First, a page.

“It seems like it could be nature’s joke that just when boys’ sweat glands begin to work overtime, boys often develop what looks like an allergy to bathing.”

Book Description: 142 words

First Sentence of Book Description: 13 words
“As boys reach adolescence, everything changes: their bodies, their feelings, and their relationships.”

13. Heaven is for Realby Todd Burpo with Lynn Vincent

First Sentence of Text:
“The family trip when our nightmare began was supposed to be a celebration.”

Book Description: 177 words

First Sentence of Book Description: 15 words
“A young boy emerges from life-saving surgery with remarkable stories of his visit to heaven.”

14. Bossy Pants by Tina Fey

First Sentence of Text:
“My brother is eight years older than I am.”

Book Description: 158 words

First Sentence of Book Description: 37 words
“Before Liz Lemon, before “Weekend Update,” before “Sarah Palin,” Tina Fey was just a young girl with a dream: a recurring stress dream that she was being chased through a local airport by her middle-school gym teacher.”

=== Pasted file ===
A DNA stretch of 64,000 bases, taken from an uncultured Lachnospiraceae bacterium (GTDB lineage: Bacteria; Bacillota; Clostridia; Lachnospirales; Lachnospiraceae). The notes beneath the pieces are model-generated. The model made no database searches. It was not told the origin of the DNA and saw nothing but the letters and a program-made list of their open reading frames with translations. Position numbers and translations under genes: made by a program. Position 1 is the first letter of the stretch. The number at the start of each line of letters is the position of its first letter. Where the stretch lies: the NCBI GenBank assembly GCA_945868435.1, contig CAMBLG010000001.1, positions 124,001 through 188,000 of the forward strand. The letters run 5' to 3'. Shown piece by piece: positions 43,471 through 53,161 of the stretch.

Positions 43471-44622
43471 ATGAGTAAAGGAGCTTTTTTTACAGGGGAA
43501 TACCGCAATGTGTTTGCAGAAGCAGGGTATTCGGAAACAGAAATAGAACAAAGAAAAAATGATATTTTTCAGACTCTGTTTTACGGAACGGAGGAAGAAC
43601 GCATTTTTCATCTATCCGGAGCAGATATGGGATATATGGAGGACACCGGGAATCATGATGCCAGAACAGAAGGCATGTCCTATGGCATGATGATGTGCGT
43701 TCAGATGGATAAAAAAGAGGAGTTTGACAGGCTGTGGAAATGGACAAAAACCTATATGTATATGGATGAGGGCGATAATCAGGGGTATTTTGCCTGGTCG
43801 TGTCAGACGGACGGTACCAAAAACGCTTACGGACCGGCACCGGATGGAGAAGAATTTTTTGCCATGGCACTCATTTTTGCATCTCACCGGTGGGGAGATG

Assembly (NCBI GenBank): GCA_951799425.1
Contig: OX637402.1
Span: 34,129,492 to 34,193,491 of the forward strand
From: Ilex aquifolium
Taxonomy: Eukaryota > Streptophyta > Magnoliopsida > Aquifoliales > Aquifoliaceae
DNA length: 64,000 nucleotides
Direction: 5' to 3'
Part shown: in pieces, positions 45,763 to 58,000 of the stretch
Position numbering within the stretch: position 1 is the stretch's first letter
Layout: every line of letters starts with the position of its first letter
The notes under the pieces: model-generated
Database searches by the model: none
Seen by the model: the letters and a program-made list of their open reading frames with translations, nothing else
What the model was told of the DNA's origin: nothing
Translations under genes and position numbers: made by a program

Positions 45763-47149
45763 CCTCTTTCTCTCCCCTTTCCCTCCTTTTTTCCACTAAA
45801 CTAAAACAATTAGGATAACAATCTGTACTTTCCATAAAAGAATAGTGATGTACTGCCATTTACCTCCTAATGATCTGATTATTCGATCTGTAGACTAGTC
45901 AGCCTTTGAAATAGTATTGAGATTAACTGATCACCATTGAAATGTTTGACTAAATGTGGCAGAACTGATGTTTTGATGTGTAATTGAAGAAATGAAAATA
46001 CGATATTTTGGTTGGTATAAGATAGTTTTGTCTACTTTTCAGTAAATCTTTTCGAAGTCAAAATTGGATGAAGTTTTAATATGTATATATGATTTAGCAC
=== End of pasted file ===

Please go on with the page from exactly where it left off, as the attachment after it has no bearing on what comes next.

15. The Immortal Life of Henrietta Lacks by Rebecca Skloot

First Sentence of Text:
“When people as—and seems like people always be akin to where I can’t never get away from it–I say, Yeah, that’s right, my mother names was Henrietta Lacks, she died in 1951, John Hopkins took her cells and them cells are still livin today, still multiplyin, still gorwin and spreadin if you don’t keep em frozen.”

Book Description: 436 words

First Sentence of Book Description: 11 words
“Her name was Henrietta Lacks, but scientists know her as HeLa.”

16. The Power of Habit by Charles Duhigg